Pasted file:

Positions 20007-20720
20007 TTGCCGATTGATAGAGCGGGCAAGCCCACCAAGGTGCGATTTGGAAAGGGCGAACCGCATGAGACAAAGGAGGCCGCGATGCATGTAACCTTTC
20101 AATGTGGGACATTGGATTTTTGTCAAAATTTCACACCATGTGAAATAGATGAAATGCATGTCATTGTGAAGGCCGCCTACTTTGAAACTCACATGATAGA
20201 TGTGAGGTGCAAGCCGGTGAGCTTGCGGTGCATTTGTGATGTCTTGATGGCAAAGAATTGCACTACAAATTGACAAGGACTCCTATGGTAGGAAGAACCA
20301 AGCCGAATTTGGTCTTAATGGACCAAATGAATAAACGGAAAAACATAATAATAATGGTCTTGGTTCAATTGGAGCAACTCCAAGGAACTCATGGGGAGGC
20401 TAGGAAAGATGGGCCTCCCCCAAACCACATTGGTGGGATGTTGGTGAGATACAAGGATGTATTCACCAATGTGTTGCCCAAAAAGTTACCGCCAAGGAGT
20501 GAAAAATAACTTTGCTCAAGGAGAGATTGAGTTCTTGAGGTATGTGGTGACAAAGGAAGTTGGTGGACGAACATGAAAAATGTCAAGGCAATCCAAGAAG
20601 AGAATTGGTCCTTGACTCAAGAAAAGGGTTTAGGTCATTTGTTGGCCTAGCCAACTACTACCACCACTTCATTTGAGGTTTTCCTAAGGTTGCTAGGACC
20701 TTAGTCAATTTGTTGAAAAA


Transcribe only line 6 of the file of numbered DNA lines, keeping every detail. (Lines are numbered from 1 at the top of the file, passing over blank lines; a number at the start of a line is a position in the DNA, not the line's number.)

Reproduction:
20401 TAGGAAAGATGGGCCTCCCCCAAACCACATTGGTGGGATGTTGGTGAGATACAAGGATGTATTCACCAATGTGTTGCCCAAAAAGTTACCGCCAAGGAGT